Students spend spring break doing coral research

A team of dedicated undergraduate students remained on campus during spring break March 11-15 to care for more than 300 corals, which arrived recently from American Samoa. The corals will help advance Dr. Vania Coelho's research focused on preventing coral stress and mortality due to the rise in water temperatures.

Coelho’s experiment will last a month, ending in April. Throughout this time, eight sophomores are responsible for taking care of the corals daily and collecting all the data for the experiment under Dr. Coelho's supervision.

CLICK HERE  to read the Marin Independent Journal story on Dr. Coelho about her work.

Coelho’s research is focused on preventing bleaching through shading in coral species commonly found in the Indo-Pacific. The work underway at Dominican is a product of a grant originally funded by the National Oceanic and Atmospheric Administration (NOAA).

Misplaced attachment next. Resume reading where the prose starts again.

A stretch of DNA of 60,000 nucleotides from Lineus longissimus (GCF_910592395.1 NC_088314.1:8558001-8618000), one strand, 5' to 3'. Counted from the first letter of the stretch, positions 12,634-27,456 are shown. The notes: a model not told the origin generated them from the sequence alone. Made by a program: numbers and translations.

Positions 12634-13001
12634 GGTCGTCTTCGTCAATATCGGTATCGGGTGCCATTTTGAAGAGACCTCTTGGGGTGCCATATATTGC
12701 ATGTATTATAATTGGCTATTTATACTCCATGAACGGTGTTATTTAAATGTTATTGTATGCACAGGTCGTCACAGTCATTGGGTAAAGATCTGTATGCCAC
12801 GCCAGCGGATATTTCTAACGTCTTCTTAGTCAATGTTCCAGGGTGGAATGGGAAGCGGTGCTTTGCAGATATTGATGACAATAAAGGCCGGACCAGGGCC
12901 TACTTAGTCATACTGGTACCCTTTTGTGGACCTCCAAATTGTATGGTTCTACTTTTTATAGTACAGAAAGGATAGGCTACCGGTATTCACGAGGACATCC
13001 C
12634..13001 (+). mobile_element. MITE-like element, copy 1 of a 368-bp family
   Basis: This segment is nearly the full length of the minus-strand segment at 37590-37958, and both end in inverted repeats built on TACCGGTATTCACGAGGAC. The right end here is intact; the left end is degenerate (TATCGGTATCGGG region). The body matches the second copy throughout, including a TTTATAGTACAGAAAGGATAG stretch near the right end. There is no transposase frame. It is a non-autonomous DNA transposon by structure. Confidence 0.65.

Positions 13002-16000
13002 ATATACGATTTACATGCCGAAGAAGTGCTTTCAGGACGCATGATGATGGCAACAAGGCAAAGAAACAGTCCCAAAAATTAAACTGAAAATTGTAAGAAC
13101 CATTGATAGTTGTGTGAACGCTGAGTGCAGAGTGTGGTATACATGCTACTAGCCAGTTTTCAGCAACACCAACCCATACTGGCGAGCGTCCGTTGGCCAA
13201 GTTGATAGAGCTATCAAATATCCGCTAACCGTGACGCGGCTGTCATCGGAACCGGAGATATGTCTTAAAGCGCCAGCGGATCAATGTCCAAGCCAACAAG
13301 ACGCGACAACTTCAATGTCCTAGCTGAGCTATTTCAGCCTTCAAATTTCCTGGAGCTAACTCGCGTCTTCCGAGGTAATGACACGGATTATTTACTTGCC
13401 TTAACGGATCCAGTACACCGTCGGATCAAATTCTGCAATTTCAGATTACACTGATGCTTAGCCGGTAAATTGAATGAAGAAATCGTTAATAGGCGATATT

Coelho, Associate Professor of Biology in Dominican's Department of Natural Sciences and Mathematics, has led several projects in American Samoa in the South Pacific. One project, in 2010, was on the main island of Tutuila where the research team worked with the Department of Marine and Wildlife Resources to conduct studies in shading in a natural lagoon and its impact on coral. The other project, in 2011, was a field experiment with the National Park Service on the island of Ofu, researching the effect of light intensity in corals found in a shallow reef while manipulating temperatures in tanks with fresh seawater in shaded and un-shaded conditions. Coelho is in the process of analyzing and submitting the data to academic journals.

To read more about Dr. Coelho and her research, please visit: